UWO study: life not good for turbine neighbours

Western University researchers calling on governments and wind farm developers to avoid feeding war of words 86

By John Miner, The London Free Press

Wednesday, May 21, 2014 8:02:11 EDT PM

In a study published in the journal Environment and Planning, the Western geography department researchers found people who have raised health concerns and other objections to wind turbines are denigrated, dismissed and ostracized by supporters of the developments in their communities.

They also endure shots by senior politicians, such as former premier Dalton McGuinty, who dismissed health concerns as “unreal.”

The treatment only makes the situation worse for individuals with concerns, said associate geography professor Jamie Baxter, one of the study’s authors.

“If you get right down to the micro level of the community, life is not good for these people,” Baxter said Wednesday.

It was in face-to-face interviews researchers heard supporters of the turbines making light of the problems of those opposed, with comments such as “A lot of people live to be annoyed” and “Well, you know, I guess if you stood here long enough you’d get dizzy looking at them . . . watching those blades go around.”

Health concerns reported by opponents included pain, dizziness, sleep deprivation and loss of balance.

The study found the majority of people in both communities supported the existing wind farm projects within the communities — 80% in Port Burwell and a statistically significant lower 63% in nearby Clear Creek.

But the researchers said the support was more “pragmatic” than “enthusiastic.” Most in favour said it was simply a “better alternative” than other energy choices. Those opposed were quite emotional, expressing anger, disappointment and frustration. …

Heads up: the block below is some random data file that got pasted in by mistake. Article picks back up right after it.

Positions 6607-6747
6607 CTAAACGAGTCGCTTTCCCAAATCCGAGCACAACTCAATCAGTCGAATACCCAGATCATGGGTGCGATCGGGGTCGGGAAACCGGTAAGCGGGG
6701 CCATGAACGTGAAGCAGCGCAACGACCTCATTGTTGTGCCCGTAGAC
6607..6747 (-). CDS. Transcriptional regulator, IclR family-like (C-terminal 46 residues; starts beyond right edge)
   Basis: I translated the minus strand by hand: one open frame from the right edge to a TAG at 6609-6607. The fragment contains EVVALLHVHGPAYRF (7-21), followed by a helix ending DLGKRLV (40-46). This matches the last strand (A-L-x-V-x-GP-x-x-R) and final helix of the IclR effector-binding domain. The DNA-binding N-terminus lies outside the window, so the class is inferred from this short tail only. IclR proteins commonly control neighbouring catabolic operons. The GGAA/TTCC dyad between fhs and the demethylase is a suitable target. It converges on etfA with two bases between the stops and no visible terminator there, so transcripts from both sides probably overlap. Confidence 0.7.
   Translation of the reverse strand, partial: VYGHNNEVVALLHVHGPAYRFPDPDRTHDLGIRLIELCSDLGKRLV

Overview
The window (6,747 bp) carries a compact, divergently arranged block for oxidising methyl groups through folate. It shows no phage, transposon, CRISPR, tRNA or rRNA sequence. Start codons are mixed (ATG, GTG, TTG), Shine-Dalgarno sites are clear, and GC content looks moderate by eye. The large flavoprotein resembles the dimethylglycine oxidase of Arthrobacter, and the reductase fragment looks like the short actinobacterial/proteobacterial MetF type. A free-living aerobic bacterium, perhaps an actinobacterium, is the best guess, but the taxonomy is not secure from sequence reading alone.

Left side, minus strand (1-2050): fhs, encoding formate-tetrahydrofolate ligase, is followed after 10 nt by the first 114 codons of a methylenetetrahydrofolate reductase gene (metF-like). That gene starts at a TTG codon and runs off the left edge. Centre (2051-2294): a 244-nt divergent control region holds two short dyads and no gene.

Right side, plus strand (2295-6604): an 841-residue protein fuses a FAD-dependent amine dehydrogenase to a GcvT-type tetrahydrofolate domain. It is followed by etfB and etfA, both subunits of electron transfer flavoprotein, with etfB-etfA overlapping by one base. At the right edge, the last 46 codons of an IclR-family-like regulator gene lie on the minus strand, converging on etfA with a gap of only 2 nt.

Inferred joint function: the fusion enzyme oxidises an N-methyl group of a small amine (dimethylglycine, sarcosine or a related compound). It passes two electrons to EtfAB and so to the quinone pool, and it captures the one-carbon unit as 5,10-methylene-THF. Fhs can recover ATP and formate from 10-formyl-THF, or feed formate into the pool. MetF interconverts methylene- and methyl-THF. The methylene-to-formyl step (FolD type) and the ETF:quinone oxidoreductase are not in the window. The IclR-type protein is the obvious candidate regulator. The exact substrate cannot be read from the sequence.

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Turbines are affecting people: Lynn

 Grey-Bruce medical officer of health Dr. Hazel Lynn:
“All of the studies rejected the null hypothesis that there was no association. Every one of them found that there was an association.”
 

Of hundreds of credible studies around the world on wind energy, none conclude there is no association between the towering turbines and adverse health effects.
That’s what Grey-Bruce medical officer of health Dr. Hazel Lynn and her researcher, Dr. Ian Arra, will present to the public health board Friday.
The report follows plaintive calls last fall from local residents who live near wind turbines for the health unit to investigate potential ill health effects.
Lynn has been asked repeatedly over the years by municipalities and residents to conduct a study on how turbines might be affecting people’s health, which they say include migraines, insomnia, heart palpitations and other symptoms. She has rejected the requests because of the time and cost involved and because the health unit is not a research institute.”
But last September, after an emotional delegation appeared before the health board, Lynn agreed to do a comprehensive search of the most current and credible studies available.
“(The conclusions are) not new, but it’s further confirmation that these are not NIMBYs, these are people affected by these things,” Lynn said Tuesday in an interview. “All of the studies rejected the null hypothesis that there was no association. Every one of them found that there was an association.”

Please continue reading at the Owen Sound Sun Times:
There is a poll at the end of the article: “Do you believe wind turbines can make people sick?

Related: .pdf of report presentation slides